He was educated at London University.
He made several pioneer contributions to British neurophysiology. With his brother-in-law, Victor Horsley (1857–1916), he performed research involving localization of brain function via electrical stimulation of the cortex, and also demonstrated that the mammalian brain was capable of producing electrical current.
In 1891, with Horsley, he delivered the Croonian Lecture before the Royal Society of London, entitled "On The Mammalian Nervous System: Its Functions, And Their Localization Determined By An Electrical Method". In June 1892 he was elected a Fellow of the Royal Society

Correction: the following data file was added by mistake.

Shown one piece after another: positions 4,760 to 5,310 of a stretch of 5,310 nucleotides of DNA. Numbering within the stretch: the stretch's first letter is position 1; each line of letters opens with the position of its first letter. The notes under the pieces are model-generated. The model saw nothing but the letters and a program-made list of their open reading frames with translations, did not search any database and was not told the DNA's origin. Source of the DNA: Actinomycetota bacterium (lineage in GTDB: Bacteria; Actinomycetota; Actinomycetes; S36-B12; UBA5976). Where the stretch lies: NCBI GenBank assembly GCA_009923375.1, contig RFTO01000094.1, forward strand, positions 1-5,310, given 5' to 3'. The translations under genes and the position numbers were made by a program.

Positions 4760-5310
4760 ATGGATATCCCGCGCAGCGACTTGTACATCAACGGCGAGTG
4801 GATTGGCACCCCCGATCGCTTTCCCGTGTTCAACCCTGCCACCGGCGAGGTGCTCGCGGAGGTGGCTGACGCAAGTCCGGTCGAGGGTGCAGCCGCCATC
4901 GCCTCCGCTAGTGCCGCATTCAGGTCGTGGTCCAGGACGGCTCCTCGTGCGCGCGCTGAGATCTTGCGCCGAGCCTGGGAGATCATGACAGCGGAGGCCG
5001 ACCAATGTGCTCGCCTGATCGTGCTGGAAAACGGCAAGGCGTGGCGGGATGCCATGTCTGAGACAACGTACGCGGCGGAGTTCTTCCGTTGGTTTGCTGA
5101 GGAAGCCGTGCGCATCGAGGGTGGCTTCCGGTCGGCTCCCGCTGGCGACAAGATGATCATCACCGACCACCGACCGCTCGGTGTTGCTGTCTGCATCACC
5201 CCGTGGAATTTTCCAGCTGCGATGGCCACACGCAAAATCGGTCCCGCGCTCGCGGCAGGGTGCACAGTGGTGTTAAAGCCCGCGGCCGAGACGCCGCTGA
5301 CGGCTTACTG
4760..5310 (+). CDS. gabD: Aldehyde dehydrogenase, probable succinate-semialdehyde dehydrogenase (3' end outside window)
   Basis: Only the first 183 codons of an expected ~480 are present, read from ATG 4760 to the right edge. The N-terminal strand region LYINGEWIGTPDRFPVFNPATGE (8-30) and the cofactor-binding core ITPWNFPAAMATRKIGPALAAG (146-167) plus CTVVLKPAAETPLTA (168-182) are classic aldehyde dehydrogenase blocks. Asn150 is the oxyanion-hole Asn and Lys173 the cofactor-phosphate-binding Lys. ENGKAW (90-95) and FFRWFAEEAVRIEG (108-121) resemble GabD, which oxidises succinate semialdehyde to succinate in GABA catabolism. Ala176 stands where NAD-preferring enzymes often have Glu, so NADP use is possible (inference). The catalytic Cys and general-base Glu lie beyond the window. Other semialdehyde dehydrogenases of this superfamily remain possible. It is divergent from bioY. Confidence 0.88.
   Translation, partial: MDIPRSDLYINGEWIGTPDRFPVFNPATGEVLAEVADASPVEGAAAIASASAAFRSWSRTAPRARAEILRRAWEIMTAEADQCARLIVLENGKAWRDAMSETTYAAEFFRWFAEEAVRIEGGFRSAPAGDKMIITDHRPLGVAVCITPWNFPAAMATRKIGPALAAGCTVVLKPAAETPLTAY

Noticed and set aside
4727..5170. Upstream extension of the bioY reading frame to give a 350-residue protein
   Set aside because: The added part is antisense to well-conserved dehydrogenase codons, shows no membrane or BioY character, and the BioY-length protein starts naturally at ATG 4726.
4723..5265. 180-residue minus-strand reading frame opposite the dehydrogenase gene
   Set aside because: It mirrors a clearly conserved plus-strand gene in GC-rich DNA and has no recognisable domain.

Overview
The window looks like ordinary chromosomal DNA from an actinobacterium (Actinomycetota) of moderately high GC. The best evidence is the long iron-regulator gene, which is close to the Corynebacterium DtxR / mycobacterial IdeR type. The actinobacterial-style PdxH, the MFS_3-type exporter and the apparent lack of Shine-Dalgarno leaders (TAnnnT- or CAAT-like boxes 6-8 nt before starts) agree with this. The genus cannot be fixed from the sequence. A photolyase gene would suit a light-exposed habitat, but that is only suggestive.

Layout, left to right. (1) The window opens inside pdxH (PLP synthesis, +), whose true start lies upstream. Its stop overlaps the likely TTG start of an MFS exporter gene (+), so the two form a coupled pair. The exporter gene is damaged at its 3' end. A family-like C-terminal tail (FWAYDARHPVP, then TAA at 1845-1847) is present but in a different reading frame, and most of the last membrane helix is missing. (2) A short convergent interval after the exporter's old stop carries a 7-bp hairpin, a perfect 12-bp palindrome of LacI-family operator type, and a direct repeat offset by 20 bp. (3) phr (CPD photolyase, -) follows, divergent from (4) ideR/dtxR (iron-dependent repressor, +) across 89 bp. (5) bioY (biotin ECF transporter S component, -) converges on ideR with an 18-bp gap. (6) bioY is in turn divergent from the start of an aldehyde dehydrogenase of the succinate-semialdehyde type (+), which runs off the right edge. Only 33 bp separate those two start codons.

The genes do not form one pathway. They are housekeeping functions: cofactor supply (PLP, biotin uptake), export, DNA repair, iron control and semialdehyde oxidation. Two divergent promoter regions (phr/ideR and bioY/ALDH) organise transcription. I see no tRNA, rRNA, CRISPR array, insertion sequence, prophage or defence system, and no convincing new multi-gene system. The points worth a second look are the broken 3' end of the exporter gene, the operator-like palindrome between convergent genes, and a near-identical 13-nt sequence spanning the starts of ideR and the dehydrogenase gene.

- "Library and Archive Catalogue". Royal Society. Retrieved 9 November 2010.
- Classics in the History of Psychology
- Ian Glynn (2000). An Anatomy of Thought. Oxford University Press US. ISBN 0-19-515803-2.
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